ICL Plc’s three-year-old network-integrating subsidiary Workplace Technologies Ltd has fled the nest following a management buyout funded by UK venture capital company 3i Group Plc. Workplace, which started life as ICL’s building services department, has grown into a fully-fledged network integration company, with profits for the year to December 1994 up 41% at ú2m on […]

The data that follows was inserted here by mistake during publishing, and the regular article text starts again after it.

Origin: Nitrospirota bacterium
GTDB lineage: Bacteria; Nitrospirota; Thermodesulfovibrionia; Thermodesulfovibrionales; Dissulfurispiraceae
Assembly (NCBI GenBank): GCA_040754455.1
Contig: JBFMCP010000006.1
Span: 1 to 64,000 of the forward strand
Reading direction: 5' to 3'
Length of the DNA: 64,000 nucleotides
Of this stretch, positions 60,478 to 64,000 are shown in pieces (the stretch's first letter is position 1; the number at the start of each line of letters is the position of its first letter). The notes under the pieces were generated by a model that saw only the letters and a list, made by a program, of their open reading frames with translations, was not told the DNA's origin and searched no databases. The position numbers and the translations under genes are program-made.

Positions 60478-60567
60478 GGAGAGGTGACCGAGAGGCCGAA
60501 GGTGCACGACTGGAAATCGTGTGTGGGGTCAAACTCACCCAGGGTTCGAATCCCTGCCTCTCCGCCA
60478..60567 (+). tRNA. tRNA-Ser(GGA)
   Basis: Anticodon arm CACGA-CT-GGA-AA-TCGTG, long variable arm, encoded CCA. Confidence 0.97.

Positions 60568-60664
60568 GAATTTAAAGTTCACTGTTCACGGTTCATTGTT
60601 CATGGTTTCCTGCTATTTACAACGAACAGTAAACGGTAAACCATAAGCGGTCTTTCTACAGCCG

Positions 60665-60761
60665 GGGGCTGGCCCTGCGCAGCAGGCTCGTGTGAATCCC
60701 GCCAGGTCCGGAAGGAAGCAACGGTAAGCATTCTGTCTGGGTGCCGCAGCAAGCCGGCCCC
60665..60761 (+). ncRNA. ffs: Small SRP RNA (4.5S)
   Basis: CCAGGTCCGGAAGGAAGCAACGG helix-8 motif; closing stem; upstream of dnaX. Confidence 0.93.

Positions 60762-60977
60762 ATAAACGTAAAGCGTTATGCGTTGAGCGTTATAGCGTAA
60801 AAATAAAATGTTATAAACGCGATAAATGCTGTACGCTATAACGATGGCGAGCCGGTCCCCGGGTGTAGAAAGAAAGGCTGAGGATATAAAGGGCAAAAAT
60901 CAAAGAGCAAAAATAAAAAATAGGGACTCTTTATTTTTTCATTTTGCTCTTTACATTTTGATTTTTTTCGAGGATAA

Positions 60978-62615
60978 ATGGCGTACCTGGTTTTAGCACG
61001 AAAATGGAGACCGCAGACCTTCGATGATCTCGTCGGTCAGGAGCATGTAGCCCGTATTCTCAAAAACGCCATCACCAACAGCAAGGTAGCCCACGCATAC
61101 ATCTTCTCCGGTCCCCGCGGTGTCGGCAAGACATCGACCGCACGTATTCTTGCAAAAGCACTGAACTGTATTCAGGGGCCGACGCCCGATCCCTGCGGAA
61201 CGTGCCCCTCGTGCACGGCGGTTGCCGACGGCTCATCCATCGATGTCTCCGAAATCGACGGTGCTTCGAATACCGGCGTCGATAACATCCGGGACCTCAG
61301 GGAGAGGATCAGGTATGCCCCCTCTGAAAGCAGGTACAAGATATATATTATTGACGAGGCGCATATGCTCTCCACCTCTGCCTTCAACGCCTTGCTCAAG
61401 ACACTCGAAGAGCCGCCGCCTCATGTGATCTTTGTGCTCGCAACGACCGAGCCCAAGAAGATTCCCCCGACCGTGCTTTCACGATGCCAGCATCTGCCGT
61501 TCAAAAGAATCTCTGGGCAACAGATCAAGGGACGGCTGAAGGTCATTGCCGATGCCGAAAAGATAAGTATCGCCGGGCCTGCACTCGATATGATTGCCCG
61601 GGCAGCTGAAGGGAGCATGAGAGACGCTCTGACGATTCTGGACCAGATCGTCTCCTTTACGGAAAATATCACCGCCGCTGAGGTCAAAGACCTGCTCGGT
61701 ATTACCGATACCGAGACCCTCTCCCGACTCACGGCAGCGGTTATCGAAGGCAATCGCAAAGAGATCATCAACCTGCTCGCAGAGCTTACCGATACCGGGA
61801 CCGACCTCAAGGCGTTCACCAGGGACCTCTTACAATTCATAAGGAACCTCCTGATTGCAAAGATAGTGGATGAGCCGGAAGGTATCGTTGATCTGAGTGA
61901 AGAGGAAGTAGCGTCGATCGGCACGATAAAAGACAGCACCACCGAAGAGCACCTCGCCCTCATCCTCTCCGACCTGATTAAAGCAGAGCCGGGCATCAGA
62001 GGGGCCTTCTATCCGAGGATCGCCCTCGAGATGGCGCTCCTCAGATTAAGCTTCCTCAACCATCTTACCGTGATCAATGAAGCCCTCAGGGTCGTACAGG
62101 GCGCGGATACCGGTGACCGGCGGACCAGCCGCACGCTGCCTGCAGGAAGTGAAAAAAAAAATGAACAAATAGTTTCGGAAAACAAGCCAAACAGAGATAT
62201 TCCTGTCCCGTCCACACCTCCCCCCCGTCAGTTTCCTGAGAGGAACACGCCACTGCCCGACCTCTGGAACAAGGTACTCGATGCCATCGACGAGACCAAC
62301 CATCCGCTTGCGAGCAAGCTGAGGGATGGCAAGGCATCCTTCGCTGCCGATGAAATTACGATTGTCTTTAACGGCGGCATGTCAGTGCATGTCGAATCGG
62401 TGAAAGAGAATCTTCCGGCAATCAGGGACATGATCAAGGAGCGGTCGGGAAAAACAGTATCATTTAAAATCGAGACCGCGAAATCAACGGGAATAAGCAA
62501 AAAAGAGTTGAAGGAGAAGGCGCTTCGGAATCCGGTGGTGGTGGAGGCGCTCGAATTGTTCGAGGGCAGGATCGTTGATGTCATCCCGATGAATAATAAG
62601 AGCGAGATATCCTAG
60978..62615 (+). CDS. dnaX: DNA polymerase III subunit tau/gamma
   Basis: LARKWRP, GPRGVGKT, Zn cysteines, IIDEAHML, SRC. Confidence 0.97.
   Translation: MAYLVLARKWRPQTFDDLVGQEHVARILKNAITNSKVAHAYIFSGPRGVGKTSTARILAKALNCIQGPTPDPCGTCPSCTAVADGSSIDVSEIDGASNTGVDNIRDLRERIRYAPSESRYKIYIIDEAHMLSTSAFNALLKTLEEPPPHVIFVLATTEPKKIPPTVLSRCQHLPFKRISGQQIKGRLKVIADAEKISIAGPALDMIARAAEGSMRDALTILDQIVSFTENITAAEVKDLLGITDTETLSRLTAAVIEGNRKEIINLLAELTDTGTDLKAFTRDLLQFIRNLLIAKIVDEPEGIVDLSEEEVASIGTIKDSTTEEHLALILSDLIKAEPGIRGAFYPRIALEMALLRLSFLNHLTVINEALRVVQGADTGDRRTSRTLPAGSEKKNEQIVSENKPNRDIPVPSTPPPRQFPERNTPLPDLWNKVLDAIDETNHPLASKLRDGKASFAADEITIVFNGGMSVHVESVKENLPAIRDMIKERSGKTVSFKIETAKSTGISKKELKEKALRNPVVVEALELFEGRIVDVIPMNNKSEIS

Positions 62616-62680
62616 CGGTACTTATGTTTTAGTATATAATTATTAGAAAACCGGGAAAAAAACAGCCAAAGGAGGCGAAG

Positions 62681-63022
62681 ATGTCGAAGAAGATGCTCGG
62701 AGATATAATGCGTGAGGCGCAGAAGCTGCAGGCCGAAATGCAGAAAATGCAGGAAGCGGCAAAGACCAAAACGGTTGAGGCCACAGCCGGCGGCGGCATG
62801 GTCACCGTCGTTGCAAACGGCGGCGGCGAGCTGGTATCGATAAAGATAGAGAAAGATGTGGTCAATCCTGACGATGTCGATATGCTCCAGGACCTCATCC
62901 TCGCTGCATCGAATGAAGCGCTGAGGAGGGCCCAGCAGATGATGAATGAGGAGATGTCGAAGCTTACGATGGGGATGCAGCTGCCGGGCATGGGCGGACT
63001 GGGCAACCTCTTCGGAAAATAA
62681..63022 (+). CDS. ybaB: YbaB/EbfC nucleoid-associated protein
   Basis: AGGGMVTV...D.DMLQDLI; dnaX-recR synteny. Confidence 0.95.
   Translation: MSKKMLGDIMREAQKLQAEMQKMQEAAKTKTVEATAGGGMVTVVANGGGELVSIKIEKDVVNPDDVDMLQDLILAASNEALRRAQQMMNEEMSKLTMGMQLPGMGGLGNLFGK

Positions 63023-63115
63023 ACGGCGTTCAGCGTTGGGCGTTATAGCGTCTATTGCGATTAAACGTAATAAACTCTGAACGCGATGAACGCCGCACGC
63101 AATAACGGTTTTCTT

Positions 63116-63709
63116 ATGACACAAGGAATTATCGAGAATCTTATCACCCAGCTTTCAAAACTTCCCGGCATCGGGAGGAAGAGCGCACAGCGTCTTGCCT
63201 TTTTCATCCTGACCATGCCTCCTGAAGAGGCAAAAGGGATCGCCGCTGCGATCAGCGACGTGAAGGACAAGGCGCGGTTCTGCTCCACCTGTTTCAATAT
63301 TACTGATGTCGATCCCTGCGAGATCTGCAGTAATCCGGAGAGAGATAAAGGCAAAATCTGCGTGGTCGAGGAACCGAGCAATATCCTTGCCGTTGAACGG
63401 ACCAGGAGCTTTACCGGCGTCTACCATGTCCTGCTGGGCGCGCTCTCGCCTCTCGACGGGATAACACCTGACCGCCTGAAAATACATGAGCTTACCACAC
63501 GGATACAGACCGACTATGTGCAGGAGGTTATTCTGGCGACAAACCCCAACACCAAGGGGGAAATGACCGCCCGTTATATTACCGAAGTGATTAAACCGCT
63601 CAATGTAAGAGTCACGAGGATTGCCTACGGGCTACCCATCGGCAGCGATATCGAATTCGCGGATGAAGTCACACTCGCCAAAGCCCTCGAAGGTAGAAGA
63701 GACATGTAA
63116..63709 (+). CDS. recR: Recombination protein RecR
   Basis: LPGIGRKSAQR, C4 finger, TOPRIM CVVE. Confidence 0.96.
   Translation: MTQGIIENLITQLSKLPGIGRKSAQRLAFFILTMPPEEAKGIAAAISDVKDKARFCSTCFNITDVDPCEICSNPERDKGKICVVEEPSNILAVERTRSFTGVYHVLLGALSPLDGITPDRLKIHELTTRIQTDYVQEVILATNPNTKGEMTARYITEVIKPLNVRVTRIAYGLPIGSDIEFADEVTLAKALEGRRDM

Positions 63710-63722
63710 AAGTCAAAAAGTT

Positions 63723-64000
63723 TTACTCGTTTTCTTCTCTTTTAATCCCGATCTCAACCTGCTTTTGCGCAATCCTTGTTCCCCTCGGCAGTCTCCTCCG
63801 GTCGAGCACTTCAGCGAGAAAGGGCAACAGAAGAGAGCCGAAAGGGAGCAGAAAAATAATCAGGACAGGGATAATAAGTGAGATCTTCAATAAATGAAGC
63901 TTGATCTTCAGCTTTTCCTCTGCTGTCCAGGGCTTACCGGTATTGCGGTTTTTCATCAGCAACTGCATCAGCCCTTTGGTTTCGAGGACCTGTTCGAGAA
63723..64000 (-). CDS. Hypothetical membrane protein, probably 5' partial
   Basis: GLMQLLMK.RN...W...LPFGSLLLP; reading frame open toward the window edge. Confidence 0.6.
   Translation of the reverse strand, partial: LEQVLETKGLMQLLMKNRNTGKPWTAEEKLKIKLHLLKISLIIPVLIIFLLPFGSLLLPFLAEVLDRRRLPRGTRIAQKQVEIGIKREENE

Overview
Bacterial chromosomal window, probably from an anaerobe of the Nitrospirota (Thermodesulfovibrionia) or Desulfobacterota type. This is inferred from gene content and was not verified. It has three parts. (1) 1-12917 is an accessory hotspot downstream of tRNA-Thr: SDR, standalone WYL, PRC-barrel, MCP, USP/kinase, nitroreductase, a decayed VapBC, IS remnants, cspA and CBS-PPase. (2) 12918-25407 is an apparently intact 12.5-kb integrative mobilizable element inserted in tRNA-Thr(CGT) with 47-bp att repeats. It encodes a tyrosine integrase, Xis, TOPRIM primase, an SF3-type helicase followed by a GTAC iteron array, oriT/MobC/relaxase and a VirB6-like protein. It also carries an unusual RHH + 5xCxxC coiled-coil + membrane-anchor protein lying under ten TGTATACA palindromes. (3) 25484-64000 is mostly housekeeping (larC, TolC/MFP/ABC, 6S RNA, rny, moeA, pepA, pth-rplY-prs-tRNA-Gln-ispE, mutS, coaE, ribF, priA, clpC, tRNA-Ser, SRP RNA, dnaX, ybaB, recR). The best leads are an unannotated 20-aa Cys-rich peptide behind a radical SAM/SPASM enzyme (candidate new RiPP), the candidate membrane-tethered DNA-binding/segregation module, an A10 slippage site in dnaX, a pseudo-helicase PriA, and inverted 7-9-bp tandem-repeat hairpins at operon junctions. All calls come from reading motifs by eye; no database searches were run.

ICL Plc’s three-year-old network-integrating subsidiary Workplace Technologies Ltd has fled the nest following a management buyout funded by UK venture capital company 3i Group Plc. Workplace, which started life as ICL’s building services department, has grown into a fully-fledged network integration company, with profits for the year to December 1994 up 41% at ú2m on turnover up 21.5% to ú35.7m on the previous year. Managing director Andrew Vaughan said the buyout team is the same team that built and grew the company to its present levels, and he and his team have big ambitions for its future growth. We felt that the company was ripe for some major investment, said Vaughan, and he said that ICL, while keen to maintain a close relationship with Workplace, did not view it as core to its business – its name makes it sound like a desktop software company, but it actually stands for the men in boiler suits that lay the network wiring through your ceiling or under the floor. ICL was therefore not likely to invest the sort of money that Vaughan and his team felt was necessary to take the company forward. Vaughan would not say how much the management had paid for Workplace, nor what its target was for future growth, but said it was very ambitious. He said Workplace was one of the few network companies currently able to manage several multi-million pound projects concurrently, and the plan was to establish Workplace as the market leader in network systems integration. The company currently employs 120 staff, around 50% in project management and support, with 10 people dedicated to computer-aided network design, and the remainder in network management, post-sales support, consultancy and sales. It provides a complete range of services from cabling to network software management for both local and wide area networks, and will even sort out air conditioning and fire security systems if required. It has offices in five UK locations, owned by but separate from ICL, and Vaughan says the message is business as usual: he does not envisage any changes as a result of the buyout. Workplace recently won a contract, due for completion in 1997 to design and install a network at Hong Kong’s Chep Lap Kok airport as part of a ú10m contract awarded to ICL Enterprises. It will install fibre optic and Category 5 structured copper cable to enable waiting passengers to watch a range of commercial cable television programmes. It has also been awarded a contract by Strathclyde Regional Council, the largest local authority in Europe, worth up to ú1m over two years, to provide a network supporting 500 remote offices in the region, and has just secured the second stage of a city-wide corporate network for Manchester city council worth ú280,000, having successfully completed the first phase earlier this year. ICL is keen to keep a close relationship with Workplace, which will be its preferred networks supplier, which should give Workplace considerable comfort while it goes out to woo those companies that would not previously have wanted to do business with ICL.